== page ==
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  • Writer's picture Krystal @ The Vinyl Life

Songwriting Tools - Making the creative process easier!

Updated: Mar 9, 2020

My hat guitar and music notes.

Let's start with the most obvious: documenting your lyrics. This is not the same as documenting your music, so let's pause on that. Before I get into the goods, I want to quickly mention that the tools I've chosen to use, while not "fancy," help me streamline the creative process by maximizing the limited time I have throughout the week.

Personally, I'm a fan of pen & paper -- I have journals specifically for lyric writing. Here's a favorite I recently purchased & love love love! When choosing a journal, I prefer unlined pages & I want it to lay completely flat, so I generally avoid hardcovers, but it's all about preference. Ultimately, there is just something special that happens when you're physically connecting to a page versus typing into a computer.

With that said, rifling through journals isn't always the most efficient, so eventually I do convert small ideas, one-liners, random words or starts to songs I never got around to finishing into a digital format.

Evernote is my favorite way to organize digitally across my cell & desktop computer because it allows you to:

  • Attach audio files to your text notes. (Using voice memos on your cell & dropping into Evernote is gold!)

  • Sync across all of your devices

  • Organize notes into notebooks

  • Tag your notes

  • Offers a free account option

Google Docs is another option, but I don't believe it allows you to embed audio files unless you are copying & pasting a link. If anyone knows different, please let me know.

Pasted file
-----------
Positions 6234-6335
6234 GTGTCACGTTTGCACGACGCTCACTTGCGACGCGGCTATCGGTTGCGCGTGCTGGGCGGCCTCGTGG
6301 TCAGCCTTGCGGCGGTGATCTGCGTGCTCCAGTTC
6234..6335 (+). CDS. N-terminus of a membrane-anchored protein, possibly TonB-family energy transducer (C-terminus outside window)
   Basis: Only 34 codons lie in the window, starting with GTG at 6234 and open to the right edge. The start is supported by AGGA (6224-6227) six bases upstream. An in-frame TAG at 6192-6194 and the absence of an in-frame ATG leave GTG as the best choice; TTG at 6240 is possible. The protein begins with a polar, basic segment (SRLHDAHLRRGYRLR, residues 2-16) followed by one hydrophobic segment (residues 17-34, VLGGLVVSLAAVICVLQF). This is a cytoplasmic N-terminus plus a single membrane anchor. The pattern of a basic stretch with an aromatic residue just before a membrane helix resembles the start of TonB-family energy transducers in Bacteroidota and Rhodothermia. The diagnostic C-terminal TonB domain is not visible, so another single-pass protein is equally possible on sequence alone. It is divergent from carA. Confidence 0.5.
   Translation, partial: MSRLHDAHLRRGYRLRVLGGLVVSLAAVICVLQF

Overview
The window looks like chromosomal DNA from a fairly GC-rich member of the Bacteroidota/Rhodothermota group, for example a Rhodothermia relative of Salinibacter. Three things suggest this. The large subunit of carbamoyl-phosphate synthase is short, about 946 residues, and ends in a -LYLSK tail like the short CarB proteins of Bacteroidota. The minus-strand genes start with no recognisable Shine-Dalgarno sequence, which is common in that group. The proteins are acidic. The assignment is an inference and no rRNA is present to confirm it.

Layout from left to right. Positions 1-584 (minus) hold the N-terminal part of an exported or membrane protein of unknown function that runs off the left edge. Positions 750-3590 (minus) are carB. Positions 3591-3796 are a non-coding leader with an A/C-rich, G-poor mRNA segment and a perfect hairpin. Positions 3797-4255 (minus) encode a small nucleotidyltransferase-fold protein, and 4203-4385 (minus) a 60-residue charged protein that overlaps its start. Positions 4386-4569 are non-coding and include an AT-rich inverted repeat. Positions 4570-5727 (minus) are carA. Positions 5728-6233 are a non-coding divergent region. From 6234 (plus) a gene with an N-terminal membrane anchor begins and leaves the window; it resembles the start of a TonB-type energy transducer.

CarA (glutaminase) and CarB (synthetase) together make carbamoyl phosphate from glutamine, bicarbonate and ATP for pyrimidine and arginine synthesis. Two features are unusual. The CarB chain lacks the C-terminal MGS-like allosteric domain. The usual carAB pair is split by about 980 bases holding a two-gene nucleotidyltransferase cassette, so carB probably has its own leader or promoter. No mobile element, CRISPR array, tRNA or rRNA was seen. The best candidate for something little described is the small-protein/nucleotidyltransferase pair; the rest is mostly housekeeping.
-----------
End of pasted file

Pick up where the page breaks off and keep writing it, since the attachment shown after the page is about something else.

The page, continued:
Topline made by Abbey Road Studios, allows you to record 3 tracks at the same time. This is not by any means a replacement for your DAW, but it can be helpful if you've already laid down a chord progression & want to record lyrics separately in the same file.

Let's say you've got a complete song & want to transcribe your voice notes into sheet music. Scorecloud offers 3 pricing plans; unfortunately, the free version doesn't offer importing/exporting from MIDI, but they do offer a 10 day trial for the Plus & Pro versions, so it's worth trying out.

To make sure what you're recording is in tune, I'd highly recommend downloading a guitar tuner app. My two favorites are: Guitar Tuna & Fender Tune.

Last but certainly not least, I have a rhyming dictionary handy for times when the right word is just not coming to me. You can purchase a physical copy (this is what I use) OR opt for an online version.

I hope you've found something new that will help in your songwriting process. Until next time, crank that amp to 11 & add more cowbell.

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